Humour skips through the book like a flat pebble across a pond’s surface, providing needed relief in places. It is also a reflection of the times when people sought out lightness, and even the dead held their tongues firmly in their cold cheeks. In the poem “John Kipling at St Aubyns” for example, a young soldier is miffed to find his portrait hung among men he didn’t know, as if/we who fell in the same war/ought to rub along well. Then, the feeling sinks, swiftly, as Gebbie turns our attention to the passing of the two McEachnie brothers in separate battles of one prolonged war, and the grief borne by their mother. Both poems offer a rear view of the mother bending towards her dead sons, though in the first poem “Questions for Sgt. James McEachnie” the woman’s identity is left ambiguous. In the second “Scrying,” maternal grief is let out in all its rawness, to quote a passage: All you know is the dead of night,/the fact of their dying is unfathomable,/and all the manner of their dying plays against/your eyelids, echoes of/boyhood screams of fighting games//on the stairwell, ones you could never prevent.
In another poem “Playing Trains,” written for eighteen-year-old Maurice Turner, a mother reminisces about her sons, the older Fred also killed (at a later age) in the war, as she waits for his coffin to come home. The simplicity of the lines belie the weight of sorrow in this poem. But even more searing is “Mosses,” a poem dedicated to the memorials of unknown boys lying in the neglected corners of municipal parks. And in “Rooks,” she asks the question, What if the souls of men/rest where their names are written,/as well as where their bones are buried?//…how will he know which place is his/when he has no bones to come home to? The devastations of war could not be more eloquently described.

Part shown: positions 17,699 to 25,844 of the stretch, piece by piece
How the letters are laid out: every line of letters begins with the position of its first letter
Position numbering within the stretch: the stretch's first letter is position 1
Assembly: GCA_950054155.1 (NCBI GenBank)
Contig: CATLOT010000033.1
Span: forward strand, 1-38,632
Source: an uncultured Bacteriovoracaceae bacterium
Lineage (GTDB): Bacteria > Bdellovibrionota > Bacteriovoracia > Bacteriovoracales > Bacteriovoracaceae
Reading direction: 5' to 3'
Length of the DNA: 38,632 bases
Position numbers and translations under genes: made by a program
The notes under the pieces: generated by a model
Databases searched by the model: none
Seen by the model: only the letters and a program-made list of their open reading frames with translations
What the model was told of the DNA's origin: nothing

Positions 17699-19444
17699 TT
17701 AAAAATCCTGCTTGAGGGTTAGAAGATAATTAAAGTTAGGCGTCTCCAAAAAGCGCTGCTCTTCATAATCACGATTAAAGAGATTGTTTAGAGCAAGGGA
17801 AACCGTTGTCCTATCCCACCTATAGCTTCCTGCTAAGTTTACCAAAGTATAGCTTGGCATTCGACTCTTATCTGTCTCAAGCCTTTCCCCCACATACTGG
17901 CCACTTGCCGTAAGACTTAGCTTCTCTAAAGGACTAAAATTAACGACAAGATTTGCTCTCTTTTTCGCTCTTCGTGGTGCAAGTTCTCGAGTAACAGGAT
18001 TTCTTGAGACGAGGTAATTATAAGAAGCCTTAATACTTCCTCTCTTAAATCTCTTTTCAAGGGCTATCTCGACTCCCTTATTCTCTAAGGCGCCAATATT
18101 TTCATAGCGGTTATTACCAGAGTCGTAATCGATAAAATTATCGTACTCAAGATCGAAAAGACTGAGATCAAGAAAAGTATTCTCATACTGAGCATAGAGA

Gebbie also has a poem dedicated to the Sikh soldiers who died fighting for the British. “Waheguru” describes in staccato rhythm the Chattri Indian Memorial, Brighton. The last poem in this section follows the journey of remembrances along the coastline through a tooth lost in Seaford, and another found in Delville. A slice of one family’s history, a boy’s boyish stash of shrapnel and a whole, intact tooth. Not stamps, not cards, not marbles, but war relics.